Maryland's top legislative leaders said Tuesday they were not ready to agree to a recommendation by the state elections board to have all ballots for the June 2 primary cast by mail, a measure that was suggested to protect poll workers from the coronavirus.
Senate President Bill Ferguson and House Speaker Adrienne Jones expressed their concerns about such a recommendation in a letter to Gov. Larry Hogan, who has the final say. The primary was originally scheduled for April 28, but Hogan postponed it until June 2 because of concerns about the virus.
Ferguson and Jones, who are both Democrats, wrote that in-person voting is as essential as allowing some business to continue to serve customers during Maryland's pandemic-driven state of emergency.
“The state must explore potential options for in-person voting opportunities for a limited number of our citizens to ensure that we are demonstrating that democracy can still flourish in the midst of a public health emergency,” wrote Ferguson, of Baltimore, and Jones, of Baltimore County.
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In their letter, they cited concerns raised by the legislature about “significant research that shows minority voters are less likely to vote by mail, and that transient and low income populations are less likely to participate or even receive ballots.”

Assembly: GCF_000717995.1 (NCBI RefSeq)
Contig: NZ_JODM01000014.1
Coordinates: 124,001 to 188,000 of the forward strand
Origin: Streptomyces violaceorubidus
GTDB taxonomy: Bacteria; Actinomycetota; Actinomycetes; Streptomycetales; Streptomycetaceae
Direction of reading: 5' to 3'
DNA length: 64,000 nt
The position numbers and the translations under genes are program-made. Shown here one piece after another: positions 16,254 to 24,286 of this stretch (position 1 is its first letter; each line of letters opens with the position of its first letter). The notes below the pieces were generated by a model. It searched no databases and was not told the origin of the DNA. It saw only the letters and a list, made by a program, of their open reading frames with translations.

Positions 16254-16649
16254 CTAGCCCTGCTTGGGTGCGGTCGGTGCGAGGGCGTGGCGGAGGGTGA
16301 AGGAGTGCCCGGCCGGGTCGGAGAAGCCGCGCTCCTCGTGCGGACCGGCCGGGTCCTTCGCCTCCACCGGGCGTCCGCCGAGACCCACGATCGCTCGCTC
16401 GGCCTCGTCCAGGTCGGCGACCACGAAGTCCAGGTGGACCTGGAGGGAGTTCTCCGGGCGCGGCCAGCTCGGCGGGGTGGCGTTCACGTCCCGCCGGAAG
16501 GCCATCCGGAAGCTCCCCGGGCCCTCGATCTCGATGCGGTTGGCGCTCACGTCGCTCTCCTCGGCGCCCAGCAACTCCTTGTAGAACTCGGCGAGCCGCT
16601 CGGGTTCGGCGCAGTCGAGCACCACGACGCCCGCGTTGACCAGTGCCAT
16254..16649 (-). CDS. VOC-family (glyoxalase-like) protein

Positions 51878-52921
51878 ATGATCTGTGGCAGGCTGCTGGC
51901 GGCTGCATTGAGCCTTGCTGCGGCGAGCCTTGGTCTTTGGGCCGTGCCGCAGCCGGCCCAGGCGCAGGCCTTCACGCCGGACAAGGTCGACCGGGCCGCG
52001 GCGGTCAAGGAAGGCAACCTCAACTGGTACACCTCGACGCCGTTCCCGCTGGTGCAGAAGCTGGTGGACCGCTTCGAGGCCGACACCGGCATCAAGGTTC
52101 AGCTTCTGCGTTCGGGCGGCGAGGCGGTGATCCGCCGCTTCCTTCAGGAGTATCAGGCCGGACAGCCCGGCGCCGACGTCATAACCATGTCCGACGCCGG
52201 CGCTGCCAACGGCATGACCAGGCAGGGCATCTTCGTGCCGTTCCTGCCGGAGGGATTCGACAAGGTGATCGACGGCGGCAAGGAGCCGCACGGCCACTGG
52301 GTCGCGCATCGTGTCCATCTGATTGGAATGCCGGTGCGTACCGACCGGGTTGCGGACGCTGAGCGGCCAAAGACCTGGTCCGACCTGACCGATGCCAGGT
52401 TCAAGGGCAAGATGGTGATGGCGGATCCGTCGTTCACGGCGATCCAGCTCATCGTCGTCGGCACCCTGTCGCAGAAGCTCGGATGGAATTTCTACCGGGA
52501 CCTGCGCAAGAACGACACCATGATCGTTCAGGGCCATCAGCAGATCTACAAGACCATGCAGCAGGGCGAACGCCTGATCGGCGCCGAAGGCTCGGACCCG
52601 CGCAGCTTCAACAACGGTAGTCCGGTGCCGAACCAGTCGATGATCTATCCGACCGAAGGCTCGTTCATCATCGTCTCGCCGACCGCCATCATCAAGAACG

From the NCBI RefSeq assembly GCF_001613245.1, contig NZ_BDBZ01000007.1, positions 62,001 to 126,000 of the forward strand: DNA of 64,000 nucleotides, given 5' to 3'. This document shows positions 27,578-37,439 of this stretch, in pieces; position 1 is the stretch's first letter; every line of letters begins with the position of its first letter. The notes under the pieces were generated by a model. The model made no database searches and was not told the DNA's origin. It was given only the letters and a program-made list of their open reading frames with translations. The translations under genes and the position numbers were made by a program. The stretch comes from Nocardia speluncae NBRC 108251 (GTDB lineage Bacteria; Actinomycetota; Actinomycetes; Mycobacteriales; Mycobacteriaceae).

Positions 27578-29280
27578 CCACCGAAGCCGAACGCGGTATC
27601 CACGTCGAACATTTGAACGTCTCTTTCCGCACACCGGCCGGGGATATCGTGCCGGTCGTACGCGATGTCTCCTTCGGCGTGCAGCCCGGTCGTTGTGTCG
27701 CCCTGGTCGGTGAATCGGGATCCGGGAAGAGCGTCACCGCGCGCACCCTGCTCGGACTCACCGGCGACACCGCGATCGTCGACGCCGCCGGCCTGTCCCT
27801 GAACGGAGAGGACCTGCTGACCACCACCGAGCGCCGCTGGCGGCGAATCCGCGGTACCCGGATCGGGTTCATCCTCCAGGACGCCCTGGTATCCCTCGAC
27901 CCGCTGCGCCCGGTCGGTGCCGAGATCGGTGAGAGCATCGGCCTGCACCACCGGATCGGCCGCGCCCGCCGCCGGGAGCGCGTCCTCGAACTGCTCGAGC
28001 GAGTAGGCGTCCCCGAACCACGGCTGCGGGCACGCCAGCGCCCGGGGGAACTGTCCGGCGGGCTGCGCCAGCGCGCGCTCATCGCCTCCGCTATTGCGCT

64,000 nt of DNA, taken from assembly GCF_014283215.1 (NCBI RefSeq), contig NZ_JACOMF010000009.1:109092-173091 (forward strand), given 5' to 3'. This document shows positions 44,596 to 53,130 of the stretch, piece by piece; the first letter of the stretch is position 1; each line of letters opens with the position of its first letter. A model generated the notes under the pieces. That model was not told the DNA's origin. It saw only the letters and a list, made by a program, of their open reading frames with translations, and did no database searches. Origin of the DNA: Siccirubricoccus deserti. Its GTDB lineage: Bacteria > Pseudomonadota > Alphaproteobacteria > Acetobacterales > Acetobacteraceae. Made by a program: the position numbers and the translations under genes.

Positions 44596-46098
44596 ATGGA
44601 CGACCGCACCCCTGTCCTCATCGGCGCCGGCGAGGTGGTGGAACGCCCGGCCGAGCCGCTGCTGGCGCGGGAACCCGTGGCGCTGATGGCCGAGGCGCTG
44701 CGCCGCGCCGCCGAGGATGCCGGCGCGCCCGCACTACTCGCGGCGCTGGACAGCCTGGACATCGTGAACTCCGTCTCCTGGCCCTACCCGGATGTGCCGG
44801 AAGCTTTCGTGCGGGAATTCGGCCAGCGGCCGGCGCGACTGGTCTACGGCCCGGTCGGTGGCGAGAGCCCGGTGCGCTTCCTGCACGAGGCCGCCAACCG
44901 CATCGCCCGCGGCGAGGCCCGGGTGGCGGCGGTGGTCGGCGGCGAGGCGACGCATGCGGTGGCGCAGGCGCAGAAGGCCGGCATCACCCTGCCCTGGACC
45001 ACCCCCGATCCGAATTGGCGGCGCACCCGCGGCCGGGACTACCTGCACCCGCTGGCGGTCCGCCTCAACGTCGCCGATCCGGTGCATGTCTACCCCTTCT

Michael Ricci, a spokesman for the Republican governor, wrote on Twitter that Hogan will review the letter, as well as the proposal from the state elections board.
“The governor is committed to conducting the primary election in a way that protects public health and preserves the integrity of the democratic process,” Ricci wrote.
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Maryland will be choosing nominees for president and U.S. House seats in the June 2 primary.
Meanwhile, the state announced on Tuesday that it would be officially opening three drive-thru testing sites for residents who are symptomatic or at high risk of complications from COVID-19.
Starting Wednesday, the tests were going to be offered at three vehicle emissions testing sites in Anne Arundel, Charles and Harford counties, Hogan said in a news release. He said the state was not sufficiently equipped to expand the testing to those not experiencing symptoms.
The state health department reported three more virus-related deaths since the weekend, bringing the state's total to 18. Health officials have reported at least 1,660 confirmed cases of the virus, with 247 of those reported since Monday. The tests of nearly 15,000 people have come back negative and 53 patients have been released from isolation.
For most people, the new coronavirus causes mild or moderate symptoms, such as fever and cough that clear up in two to three weeks. For some, especially older adults and people with existing health problems, it can cause more severe illness, including pneumonia and death.
Follow AP coverage of the virus outbreak at https://apnews.com/VirusOutbreak and https://apnews.com/UnderstandingtheOutbreak.